WHEN she took over as chairman of Morton Fraser in 2017 Maggie Moodie had one specific goal in mind: to make the firm the best in Scotland to work for.

In order to achieve this, she put a formal agile-working policy in place that has enabled partners and staff to choose exactly where and when to do their work - so long as it has no detrimental effect on the business and its clients.

The results, it seems, speak for themselves, with early indications being that it is shaping up to be a resounding success.

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Having surveyed its staff a year after the policy was first implemented, Morton Fraser found that almost half of the firm (46 per cent) had chosen to begin working in an agile way, with 91% of all staff saying that team dynamics had not been affected by the change.

Crucially, as far as Ms Moodie is concerned, those that had taken the opportunity to work in an agile way reported that it had had a positive impact on their lives, with 83% saying it had improved their overall sense of wellbeing.

“We didn’t do this to cut property costs or to save money, we did it because we thought it was the right thing to do,” Ms Moodie said. “We thought and believed it would help people’s sense of wellbeing and help them balance their work lives with their lives outside work; ultimately that would keep us providing a great service for clients because people that look after themselves look after their clients.

“That has filtered through with a really high percentage reporting that this has had a positive impact on their sense of wellbeing. That was always really important to me.”

Part of the reason for embracing agile working was to improve the retention of female lawyers within the firm, with the aim of seeing a greater number of the women entering the business at the junior end go on to influence its future direction as partners.

Although Morton Fraser has for many years been co-led by a woman, just like its competitors it has a gender imbalance within its senior ranks: fewer than half of its partners are female even though well over half of its fee-earners are. Creating a working environment that makes it easier for women to juggle the demands of a senior role with the changing demands of their personal lives is expected to help redress that balance.

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“I’m keen to continue to make sure that we create the right environment for everybody to be the best they can be and that we encourage women into senior roles,” Ms Moodie said.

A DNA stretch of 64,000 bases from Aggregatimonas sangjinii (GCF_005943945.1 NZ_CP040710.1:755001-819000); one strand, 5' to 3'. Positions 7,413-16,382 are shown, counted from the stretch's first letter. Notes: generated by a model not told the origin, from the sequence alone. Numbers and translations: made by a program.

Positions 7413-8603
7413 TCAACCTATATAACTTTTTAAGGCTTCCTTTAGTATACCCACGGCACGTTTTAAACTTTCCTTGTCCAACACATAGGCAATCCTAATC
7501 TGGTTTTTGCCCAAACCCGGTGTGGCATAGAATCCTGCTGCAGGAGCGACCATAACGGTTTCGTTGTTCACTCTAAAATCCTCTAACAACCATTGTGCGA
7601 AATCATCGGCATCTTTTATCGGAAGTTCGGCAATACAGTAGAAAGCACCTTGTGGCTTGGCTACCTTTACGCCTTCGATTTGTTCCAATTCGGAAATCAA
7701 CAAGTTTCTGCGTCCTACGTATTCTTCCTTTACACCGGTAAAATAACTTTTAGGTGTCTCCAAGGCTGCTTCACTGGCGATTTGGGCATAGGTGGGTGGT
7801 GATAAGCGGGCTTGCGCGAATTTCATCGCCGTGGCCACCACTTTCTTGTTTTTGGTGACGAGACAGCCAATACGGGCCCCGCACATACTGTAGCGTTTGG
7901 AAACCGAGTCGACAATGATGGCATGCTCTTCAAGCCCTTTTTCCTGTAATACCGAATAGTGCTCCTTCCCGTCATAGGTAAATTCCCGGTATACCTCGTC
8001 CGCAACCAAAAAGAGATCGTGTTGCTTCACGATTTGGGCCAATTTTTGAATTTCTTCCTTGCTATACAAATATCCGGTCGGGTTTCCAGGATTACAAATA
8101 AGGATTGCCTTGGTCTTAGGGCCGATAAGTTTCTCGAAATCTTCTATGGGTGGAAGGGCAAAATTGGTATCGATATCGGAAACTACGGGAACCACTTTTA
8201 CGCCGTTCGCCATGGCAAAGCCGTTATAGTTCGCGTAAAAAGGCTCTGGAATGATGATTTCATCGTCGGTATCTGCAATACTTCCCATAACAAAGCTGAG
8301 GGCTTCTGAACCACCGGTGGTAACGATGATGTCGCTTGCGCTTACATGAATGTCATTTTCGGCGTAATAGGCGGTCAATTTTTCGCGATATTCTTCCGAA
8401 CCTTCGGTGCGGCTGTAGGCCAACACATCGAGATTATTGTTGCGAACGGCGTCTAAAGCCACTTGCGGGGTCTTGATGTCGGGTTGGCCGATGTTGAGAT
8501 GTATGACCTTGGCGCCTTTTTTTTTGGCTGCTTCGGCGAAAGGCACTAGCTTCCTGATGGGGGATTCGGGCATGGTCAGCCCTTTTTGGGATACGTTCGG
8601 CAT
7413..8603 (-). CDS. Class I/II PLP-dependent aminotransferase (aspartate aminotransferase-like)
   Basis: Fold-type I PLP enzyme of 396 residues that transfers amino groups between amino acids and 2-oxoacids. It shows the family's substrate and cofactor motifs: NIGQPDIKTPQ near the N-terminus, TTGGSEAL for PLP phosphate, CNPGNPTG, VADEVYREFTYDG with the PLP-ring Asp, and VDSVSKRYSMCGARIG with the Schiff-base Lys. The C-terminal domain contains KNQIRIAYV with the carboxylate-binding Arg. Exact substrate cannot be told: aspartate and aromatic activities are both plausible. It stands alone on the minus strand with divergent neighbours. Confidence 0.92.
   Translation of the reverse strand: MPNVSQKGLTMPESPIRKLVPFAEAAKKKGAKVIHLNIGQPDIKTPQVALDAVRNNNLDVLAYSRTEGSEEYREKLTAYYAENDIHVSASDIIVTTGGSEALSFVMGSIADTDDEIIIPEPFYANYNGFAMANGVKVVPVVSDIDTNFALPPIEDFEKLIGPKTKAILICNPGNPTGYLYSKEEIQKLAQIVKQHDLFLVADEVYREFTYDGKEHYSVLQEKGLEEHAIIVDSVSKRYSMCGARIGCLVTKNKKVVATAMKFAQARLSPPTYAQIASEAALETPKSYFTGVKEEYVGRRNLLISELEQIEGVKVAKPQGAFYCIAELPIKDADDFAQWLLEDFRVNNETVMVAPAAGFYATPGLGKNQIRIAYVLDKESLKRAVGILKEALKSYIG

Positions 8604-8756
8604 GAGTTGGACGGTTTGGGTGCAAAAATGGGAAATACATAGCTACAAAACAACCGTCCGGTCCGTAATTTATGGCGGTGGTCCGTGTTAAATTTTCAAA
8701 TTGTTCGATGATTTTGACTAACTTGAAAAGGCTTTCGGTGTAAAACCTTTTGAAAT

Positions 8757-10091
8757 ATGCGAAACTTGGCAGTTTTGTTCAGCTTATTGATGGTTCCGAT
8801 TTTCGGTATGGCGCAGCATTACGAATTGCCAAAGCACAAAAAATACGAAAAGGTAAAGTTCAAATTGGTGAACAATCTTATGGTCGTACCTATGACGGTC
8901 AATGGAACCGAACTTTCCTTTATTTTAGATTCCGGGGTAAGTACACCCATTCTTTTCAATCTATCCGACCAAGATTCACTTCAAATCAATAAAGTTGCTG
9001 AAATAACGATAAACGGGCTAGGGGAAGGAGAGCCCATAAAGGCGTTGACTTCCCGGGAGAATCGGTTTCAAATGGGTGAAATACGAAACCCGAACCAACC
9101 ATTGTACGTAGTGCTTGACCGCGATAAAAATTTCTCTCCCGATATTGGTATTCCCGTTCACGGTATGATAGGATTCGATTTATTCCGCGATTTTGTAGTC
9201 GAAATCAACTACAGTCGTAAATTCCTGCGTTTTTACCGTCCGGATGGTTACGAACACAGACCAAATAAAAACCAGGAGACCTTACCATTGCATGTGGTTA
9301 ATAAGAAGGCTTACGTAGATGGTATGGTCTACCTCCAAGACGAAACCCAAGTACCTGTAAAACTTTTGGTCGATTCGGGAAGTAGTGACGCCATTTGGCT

“You need diversity of thought if you are serving a diverse group of people and our clients aren’t just men. More and more women are business owners are women and if they are constantly faced with a male figure they’re going to think ‘they don’t think like me’.

“We won’t come up with great ideas if everyone round the table thinks in the same way and has the same attitude.”

Despite this, the firm is keen to stress that agile working is not a female-only policy, with Ms Moodie noting that the point of agile working is to get the best out of all its staff by giving them the space to get the most out of their own lives too.

“It’s very important that this is not just for women,” she said. “Men have traditionally had a hard time wanting to spend time with their kids or elderly parents or just being at home enough - its crucial to remember that.

“[If you’re in a relationship] and one partner has this flexibility and the other one doesn’t that’s not good for either partner. You can’t free up just one because all that will happen is that they will end up taking on the vast majority of the household tasks.”

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The crux of the policy, which some parts of the firm were already embracing in an informal way, is to ensure that people’s contribution is not measured simply in terms of how long they spend sitting at their desk because, as Ms Moodie said, “if that’s how we manage someone’s performance then we’re really not managing them”.

Now that agile working is seen as “part of the fabric of Morton Fraser”, Ms Moodie will spend the remainder of her three-year term as chairman focusing on related issues such as wellness and mental health, areas she sees as being vitally important to the future success of the firm as a whole.

“It’s so important – you spend so much time at work you can’t be miserable,” she said.